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Birjees S Hussain: 22 April is Earth Day, let’s celebrate
April 21, 2017
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Who here does not believe that climate change is a reality? Some leaders of the world believe that it is one big hoax that has been perpetrated by one specific country in order to slow down the economy of their counterparts. By doing this, those countries that have allegedly been led to believe that climate change is happening are also allegedly led to believe that it is all to do with their own industrial and manufacturing activities. As a result of this belief they curb their manufacturing activities whilst at the same time importing goods from the country they allege perpetrated the hoax in the first place.

Of course I disagree as I am sure many of you do too. Just earlier last week it was reported that the summer temperatures across the Far East and certain parts of the Asian subcontinent had soared by five degrees above the normal expected for the time of year.

Speaking of rising temperatures, it has been a commonly reported fact that what was once a beautiful Coral Reef in Australia is now actually cooking and dying as a direct result of climate change which has affected the water in which they live. The actual term that scientists are using to describe the shocking phenomenon is ‘bleaching’. This is because, whereas, before they were bright and colourful, they are now turning a disturbing grey. So the question is, is climate change a hoax or a very real event? Is it really happening?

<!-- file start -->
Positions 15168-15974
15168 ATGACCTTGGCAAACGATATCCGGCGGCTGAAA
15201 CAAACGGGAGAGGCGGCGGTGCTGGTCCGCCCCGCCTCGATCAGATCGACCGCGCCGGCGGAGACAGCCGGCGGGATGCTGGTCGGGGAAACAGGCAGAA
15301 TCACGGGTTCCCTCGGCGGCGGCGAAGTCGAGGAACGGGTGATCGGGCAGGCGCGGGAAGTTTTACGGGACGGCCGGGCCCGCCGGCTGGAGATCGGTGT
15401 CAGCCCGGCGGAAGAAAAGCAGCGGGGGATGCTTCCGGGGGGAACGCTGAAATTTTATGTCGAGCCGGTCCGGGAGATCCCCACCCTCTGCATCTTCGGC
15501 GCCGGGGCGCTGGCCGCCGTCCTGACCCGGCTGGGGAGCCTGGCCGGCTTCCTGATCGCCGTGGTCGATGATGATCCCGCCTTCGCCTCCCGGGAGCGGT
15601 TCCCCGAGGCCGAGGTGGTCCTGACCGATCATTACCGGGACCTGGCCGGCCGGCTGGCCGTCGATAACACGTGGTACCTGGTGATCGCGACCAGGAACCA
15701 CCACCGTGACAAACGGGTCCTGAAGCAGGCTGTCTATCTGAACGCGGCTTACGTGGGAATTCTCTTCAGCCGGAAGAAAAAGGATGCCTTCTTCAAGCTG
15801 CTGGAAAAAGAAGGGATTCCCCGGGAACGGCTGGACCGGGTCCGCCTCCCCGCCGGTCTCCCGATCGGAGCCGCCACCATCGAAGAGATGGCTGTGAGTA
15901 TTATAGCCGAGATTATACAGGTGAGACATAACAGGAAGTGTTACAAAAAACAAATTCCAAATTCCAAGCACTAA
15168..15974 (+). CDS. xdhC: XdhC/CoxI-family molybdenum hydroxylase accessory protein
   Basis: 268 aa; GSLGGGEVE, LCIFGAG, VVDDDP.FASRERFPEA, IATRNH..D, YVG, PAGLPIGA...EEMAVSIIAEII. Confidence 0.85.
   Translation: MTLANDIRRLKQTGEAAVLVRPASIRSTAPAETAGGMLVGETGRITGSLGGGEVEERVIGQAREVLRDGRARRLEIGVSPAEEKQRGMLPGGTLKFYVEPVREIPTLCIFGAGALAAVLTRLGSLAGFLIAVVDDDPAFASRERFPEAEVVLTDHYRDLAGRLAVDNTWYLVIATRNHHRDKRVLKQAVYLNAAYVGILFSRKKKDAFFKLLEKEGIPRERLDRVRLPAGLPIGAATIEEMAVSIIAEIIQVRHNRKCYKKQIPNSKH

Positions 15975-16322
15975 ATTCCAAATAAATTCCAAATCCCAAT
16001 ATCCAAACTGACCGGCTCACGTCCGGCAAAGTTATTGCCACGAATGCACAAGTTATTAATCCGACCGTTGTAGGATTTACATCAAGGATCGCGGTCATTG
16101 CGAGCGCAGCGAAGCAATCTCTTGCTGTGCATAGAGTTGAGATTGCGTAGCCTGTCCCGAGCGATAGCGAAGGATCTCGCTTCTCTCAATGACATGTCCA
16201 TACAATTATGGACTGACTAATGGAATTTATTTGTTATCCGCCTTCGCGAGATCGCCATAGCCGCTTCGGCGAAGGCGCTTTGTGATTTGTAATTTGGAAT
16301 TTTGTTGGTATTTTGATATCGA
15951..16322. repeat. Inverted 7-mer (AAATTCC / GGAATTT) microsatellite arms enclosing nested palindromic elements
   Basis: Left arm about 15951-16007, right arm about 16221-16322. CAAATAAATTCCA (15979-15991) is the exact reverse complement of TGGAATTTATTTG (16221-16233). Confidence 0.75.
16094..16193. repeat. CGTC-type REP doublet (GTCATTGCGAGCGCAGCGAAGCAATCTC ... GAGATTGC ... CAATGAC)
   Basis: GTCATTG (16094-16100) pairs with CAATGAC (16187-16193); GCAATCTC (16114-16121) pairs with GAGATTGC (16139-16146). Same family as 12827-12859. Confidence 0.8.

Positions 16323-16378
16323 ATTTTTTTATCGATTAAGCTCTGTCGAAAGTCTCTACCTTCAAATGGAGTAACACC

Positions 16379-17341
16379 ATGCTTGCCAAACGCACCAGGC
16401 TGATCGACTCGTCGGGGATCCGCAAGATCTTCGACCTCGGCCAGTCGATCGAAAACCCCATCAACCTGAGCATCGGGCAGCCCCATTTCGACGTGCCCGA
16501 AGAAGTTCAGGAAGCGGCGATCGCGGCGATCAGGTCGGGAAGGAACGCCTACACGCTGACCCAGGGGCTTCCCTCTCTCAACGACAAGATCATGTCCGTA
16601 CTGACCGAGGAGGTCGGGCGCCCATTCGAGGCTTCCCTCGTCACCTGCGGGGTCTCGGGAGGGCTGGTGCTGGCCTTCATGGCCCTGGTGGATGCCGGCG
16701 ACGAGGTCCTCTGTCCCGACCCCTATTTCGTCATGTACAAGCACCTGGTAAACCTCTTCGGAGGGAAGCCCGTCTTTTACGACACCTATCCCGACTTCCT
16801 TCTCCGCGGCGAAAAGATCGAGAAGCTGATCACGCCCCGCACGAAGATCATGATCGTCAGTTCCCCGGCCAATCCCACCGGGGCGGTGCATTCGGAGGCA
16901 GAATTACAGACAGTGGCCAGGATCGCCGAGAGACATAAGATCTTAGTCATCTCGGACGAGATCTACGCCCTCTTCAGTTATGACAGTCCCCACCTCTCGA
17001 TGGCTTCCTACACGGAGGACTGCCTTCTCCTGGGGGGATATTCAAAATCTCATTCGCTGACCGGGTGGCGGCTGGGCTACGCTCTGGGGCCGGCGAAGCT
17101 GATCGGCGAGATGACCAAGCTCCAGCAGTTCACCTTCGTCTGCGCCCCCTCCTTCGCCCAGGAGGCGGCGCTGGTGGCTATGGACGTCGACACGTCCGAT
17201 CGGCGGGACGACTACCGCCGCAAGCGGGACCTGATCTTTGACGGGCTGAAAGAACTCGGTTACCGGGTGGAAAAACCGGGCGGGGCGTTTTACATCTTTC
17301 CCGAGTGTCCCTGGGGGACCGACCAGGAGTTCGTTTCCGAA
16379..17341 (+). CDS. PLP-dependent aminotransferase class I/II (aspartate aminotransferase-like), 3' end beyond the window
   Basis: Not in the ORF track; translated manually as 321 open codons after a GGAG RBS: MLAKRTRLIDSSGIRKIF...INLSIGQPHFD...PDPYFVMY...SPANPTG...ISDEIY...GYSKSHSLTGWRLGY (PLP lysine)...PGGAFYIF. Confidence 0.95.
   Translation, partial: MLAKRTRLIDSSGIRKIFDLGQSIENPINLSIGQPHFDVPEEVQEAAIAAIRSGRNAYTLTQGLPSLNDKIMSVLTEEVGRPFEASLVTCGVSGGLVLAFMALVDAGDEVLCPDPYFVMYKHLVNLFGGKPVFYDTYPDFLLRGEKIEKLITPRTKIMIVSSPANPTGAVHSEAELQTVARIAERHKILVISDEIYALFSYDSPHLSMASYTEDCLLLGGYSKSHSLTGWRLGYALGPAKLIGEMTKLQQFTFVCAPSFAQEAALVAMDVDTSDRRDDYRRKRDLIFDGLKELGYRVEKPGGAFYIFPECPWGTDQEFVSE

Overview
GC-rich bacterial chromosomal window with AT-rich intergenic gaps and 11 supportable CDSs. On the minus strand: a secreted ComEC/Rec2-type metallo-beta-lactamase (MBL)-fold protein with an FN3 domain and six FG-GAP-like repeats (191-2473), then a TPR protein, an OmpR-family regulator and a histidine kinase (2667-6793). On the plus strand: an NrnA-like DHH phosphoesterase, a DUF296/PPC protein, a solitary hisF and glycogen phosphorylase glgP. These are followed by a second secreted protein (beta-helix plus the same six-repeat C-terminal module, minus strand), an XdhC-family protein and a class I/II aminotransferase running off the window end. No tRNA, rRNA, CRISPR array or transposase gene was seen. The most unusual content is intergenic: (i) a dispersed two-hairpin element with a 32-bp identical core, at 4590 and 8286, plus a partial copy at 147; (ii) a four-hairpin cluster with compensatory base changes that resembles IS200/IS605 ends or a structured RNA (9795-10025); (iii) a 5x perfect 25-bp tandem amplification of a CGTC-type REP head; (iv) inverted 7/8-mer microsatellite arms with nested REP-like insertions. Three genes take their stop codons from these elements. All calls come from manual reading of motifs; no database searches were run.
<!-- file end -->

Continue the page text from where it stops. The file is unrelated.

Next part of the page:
To answer this question, we need to answer another question and that is, why is the Coral Reef in Australia dying away?

Apparently even a one degree rise in the temperature of the water in which they live will have a profound effect on them. And the Coral isn’t the only victim of temperature rises. Did you know that the Arctic Ocean is now turning into somewhat like the Atlantic Ocean? What were once giant glaciers are not akin to floating ice cubes with wildlife, polar bears clinging to them for fear of drowning. Did you ever hear the expression that the sound of a ship horn at sea during the sound is one of the loneliest sounds you could hear? Well, try to picture a polar bear perched on top of a slowly melting glacier and you might just know what that expression means. That means that, yes, climate change is happening and there are no questions about it.

So what can we do to help ourselves?

Tomorrow, that is Saturday 22nd April, is ‘Earth Day’. This is an annual event that started back in 1970 and has now been running for nearly forty-eight years. In fact, in some countries it is a national holiday. Its purpose is to raise the profile of climate change by holding a series of events that span a week, that week being termed ‘Earth Week’. This ‘week’ celebrates the existence of Earth by endeavouring to address climate change and encouraging people to carry out activities related to environmental concerns.

The whole idea is to try and change people’s behaviour. I suppose behavioural changes are the only way to ensure the survival of our planet in the near future. Environmental activities can tell everyone else that, in order to preserve our planet and its precious resources, they must do A, B and C. But just because someone tells you to do these things, it doesn’t always translate into action. Behavioural changes come about when people are encouraged to get involved in activities that everyone can enjoy and from which everyone can reap benefits.

It is possible that, like you, I never heard of ‘Earth Week’ until I saw it written across a screen on a news station. But even though we never heard of it before, we have now, so it’s a great idea to do something different that will save us from perishing because of our selfish behaviour.

Recycling, turning out lights when they are not being used, not letting taps run when you’re washing dishes are all a great start and something that we can all do right at home and right now.

As the well-known saying goes, reuse, reduce, recycle…

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